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Arctic now warmest in 2000 years, researchers say
Published in Saudi Press Agency on 03 - 09 - 2009


Climate-warming greenhouse
gas emissions pushed Arctic temperatures in the last decade to
the highest levels in at least 2,000 years, reversing a natural
cooling trend that should have lasted four more millennia, according to Reuters.
Carbon dioxide and other gases generated by human
activities overwhelmed a 21,000-year cycle linked to gradual
changes in Earth's orbit around the Sun, an international team
of researchers reported on Thursday in the journal Science.
"I think it really underscores how sensitive the Arctic is
to climate change ... and it's really the place where you can
see first what's happening to the (climate) system and how the
rest of the Earth will or might follow," David Schneider, a
co-author and a scientist with the U.S. National Center for
Atmospheric Research said in a telephone interview.
The big cool-down started about 7,000 years ago, and Arctic
temperatures bottomed out during the so-called "Little Ice Age"
that lasted from the 16th to the mid-19th centuries,
dove-tailing with the start of the Industrial Revolution.
This cooling trend was caused by a characteristic wobble in
Earth's orbit that very gradually pushed the Arctic away from
the Sun during the northern summer. Earth is now about 620,000
miles (1 million km) farther from the Sun in the Arctic summer
than it was 2000 years ago, said Darrell Kaufmann of Northern
Arizona University.
This cooling should have continued through the 20th and
21st centuries and beyond as the 21,000-year cycle played out.
This latest research confirms that it hasn't.
EARTH'S AIR CONDITIONER
"If it hadn't been for the increase in human-produced
greenhouse gases, summer temperatures in the Arctic should have
cooled gradually over the last century," Bette Otto-Bliesner, a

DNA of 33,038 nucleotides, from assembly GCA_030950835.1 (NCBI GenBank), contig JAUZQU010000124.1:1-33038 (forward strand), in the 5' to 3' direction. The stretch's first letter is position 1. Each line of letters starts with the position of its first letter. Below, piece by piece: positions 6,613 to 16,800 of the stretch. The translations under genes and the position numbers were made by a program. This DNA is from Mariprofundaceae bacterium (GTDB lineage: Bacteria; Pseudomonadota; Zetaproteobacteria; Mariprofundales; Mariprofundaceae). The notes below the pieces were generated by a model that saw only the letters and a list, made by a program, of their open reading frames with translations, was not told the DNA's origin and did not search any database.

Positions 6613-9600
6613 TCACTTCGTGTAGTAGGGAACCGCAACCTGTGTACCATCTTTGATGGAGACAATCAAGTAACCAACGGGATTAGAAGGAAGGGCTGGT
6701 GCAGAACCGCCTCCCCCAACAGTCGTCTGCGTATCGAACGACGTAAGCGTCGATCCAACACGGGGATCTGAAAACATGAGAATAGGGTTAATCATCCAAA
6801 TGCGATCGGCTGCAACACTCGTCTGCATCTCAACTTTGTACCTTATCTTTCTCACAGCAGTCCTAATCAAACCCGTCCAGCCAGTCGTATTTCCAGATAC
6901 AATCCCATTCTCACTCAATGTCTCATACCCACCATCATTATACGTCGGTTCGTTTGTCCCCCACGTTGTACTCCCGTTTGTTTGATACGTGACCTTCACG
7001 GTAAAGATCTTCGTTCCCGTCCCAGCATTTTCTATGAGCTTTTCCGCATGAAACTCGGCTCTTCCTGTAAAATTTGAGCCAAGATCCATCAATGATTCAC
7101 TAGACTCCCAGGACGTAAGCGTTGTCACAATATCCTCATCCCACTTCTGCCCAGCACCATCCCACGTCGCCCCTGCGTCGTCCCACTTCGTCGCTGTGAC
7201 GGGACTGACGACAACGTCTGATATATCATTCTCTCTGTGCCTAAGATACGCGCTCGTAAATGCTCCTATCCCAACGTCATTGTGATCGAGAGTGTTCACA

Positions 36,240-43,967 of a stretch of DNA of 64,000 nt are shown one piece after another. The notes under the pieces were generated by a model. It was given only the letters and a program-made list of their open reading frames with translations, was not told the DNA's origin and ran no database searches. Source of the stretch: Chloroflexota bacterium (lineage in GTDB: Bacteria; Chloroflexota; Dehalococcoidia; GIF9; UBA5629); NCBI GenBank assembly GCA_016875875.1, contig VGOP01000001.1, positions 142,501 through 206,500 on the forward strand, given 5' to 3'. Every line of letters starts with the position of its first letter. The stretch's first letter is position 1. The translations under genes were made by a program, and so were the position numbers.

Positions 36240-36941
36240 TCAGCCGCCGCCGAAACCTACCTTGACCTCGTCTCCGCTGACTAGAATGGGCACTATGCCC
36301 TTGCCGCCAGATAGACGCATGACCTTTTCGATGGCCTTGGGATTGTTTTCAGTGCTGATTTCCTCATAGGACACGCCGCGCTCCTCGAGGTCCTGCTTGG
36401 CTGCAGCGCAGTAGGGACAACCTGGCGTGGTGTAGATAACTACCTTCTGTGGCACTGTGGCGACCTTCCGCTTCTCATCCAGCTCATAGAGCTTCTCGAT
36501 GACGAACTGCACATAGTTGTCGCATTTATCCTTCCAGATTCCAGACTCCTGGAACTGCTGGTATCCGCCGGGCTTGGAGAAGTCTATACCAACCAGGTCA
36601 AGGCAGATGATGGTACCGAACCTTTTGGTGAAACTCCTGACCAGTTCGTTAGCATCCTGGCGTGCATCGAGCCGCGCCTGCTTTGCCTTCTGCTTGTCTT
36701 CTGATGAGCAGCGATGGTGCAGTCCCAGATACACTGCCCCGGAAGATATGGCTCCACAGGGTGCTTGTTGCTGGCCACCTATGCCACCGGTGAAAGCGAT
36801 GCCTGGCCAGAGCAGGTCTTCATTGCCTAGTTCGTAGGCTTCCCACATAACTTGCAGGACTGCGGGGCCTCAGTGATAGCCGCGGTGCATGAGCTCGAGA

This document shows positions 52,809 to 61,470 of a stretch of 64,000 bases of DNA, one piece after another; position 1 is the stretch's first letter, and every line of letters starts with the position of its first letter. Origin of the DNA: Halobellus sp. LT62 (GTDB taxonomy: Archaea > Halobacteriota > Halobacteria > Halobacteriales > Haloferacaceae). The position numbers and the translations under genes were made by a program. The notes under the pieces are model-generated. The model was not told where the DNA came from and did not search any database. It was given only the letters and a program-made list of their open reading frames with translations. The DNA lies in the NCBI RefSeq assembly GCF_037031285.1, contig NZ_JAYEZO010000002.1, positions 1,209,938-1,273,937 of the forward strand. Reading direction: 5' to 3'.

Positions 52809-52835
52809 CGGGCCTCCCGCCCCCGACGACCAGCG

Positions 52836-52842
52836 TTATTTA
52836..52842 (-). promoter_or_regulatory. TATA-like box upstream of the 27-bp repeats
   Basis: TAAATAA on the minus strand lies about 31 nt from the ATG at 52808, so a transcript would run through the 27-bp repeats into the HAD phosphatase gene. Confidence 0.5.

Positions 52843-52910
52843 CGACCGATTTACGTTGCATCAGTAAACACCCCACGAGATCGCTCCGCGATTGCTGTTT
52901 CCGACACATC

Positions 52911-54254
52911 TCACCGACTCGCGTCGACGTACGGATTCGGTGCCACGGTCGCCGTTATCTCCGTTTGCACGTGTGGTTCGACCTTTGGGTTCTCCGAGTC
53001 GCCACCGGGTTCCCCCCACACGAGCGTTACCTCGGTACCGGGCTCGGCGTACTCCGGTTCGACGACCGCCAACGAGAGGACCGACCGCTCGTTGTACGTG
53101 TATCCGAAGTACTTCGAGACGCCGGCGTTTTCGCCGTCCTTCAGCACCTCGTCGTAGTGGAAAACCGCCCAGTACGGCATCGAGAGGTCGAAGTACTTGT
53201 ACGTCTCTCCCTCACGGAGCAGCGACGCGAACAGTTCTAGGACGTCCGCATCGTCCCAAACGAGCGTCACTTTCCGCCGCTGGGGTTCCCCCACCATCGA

co-author from the National Center for Atmospheric Research,
said in a statement.
What happens in the Arctic doesn't stay there, since it is
among the world's biggest weathermakers, sometimes called
Earth's air-conditioner. As Arctic sea ice melts in summer, it
exposes the darker-colored ocean water, which absorbs sunlight
instead of reflecting it, accelerating the warming effect.
Arctic warming also affects land-based glaciers; if these
melt, they would contribute to a global rise in sea levels.
Warming in this area could also thaw frozen ground called
permafrost, sending methane, a powerful greenhouse gas, into
the atmosphere.
Climate scientists have long known that Earth wobbles in
its orbit, which affects how much sunlight reaches the Arctic
in the summer. This is the first time a large-scale study has
tracked decade-by-decade changes in Arctic summer temperatures
this far back in time.
To figure this out, researchers looked at natural archives
of temperature -- tree rings, ice cores and lake sediments --
along with computer models, which tallied closely with the
natural record.
Average summer temperatures in the Arctic have increased by
about 3 degrees F (1.66 degrees C) from what they would have
been had the long-term cooling trend remained intact.


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